United States v. Onyeri, No. 18-50869 (5th Cir. 2021)Annotate this Case
Onyeri recruited others to assist in stealing credit card numbers and gift cards, engaged a bank employee to open a bank account using stolen identities, used stolen identities to fabricate tax returns, and bribed mailmen to intercept tax-refund checks. The conspirators' debit card fraud resulted in ATM withdrawals of $20,000 and $40,000 at a time. Onyeri and Akwar were charged in Texas in 2012. Onyeri was then out on bond for other (violent) crimes, and had previously been incarcerated for three years.
Judge Kocurek was assigned to Onyeri’s case. Onyeri pled guilty. Judge Kocurek placed him on three-year deferred adjudication probation. The government later moved to proceed with adjudication, alleging that Onyeri had engaged in the fraudulent use of debit cards in Louisiana. Judge Kocurek suggested Onyeri could face several years in prison. Onyeri went to Kocurek’s home and shot Kocurek. Seriously injured, she survived. Onyeri bragged about the shooting. Officers eventually located and apprehended Onyeri.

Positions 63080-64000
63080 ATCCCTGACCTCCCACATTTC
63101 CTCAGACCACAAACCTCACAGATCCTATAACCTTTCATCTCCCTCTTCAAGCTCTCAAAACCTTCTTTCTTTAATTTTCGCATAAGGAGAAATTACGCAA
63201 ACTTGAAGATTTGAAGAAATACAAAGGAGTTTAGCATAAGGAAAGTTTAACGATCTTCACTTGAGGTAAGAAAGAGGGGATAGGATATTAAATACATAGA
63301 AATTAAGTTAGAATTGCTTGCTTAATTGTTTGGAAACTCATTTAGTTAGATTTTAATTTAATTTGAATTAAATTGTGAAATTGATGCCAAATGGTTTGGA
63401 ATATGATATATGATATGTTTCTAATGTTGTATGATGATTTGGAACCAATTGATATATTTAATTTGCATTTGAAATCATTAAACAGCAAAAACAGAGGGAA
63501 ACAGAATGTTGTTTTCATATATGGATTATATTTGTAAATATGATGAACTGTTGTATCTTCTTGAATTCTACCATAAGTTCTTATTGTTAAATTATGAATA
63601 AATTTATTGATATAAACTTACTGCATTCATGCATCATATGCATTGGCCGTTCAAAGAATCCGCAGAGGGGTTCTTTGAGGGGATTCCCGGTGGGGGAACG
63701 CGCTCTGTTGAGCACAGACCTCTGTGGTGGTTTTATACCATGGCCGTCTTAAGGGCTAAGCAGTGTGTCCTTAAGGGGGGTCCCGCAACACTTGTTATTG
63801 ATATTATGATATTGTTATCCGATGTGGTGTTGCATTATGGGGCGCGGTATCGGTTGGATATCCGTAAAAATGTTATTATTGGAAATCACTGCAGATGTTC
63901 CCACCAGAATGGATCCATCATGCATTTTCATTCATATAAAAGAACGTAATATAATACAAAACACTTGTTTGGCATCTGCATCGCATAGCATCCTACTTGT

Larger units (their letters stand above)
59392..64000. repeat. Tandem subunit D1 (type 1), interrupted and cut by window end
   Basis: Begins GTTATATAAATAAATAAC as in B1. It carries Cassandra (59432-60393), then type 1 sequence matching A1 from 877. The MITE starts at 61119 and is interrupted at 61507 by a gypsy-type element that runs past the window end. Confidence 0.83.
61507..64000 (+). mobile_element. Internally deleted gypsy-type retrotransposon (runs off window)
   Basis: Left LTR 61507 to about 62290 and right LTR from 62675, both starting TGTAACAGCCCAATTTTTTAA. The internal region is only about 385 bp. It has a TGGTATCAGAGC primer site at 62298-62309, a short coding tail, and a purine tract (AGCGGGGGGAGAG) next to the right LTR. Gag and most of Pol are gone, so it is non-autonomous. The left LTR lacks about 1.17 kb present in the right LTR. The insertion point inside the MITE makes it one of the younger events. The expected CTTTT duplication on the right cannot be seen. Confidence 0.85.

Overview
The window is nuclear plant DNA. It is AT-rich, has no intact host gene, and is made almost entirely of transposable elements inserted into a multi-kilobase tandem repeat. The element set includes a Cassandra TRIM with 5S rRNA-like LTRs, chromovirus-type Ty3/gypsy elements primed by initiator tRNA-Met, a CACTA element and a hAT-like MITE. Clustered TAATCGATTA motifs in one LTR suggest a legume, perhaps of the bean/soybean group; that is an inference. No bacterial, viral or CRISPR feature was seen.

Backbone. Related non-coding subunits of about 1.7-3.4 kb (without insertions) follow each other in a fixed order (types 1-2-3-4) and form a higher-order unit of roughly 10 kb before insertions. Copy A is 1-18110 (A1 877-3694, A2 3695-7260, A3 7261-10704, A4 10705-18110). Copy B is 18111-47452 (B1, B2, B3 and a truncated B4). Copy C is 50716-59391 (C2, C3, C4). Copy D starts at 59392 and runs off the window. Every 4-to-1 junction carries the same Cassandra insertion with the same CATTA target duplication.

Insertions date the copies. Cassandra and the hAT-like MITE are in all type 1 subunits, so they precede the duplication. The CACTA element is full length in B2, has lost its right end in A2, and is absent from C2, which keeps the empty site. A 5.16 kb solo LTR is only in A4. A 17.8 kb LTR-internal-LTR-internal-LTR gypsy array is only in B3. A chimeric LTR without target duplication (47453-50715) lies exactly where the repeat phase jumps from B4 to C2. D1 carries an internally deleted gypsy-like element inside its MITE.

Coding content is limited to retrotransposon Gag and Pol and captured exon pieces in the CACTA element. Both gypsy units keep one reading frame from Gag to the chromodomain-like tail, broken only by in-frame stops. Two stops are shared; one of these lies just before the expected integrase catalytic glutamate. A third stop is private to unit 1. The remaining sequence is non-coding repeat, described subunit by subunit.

Onyeri was convicted under RICO, 18 U.S.C. 1962(d): mail fraud, bribery of a public official, wire fraud, identity theft, access device fraud, money laundering, witness tampering, and attempted murder. Following his conviction, Onyeri’s father, a former teacher, died. Onyeri was to receive benefits from the Teacher Retirement System of Texas (TRST). The district court ordered TRST to pay Onyeri’s benefits toward his restitution obligation. The Fifth Circuit affirmed, rejecting arguments that the court erred by admitting evidence obtained from the traffic stop because it was not supported by probable cause or reasonable suspicion; that there was insufficient evidence to support a RICO conspiracy conviction; and that the annuity payments were exempt from garnishment.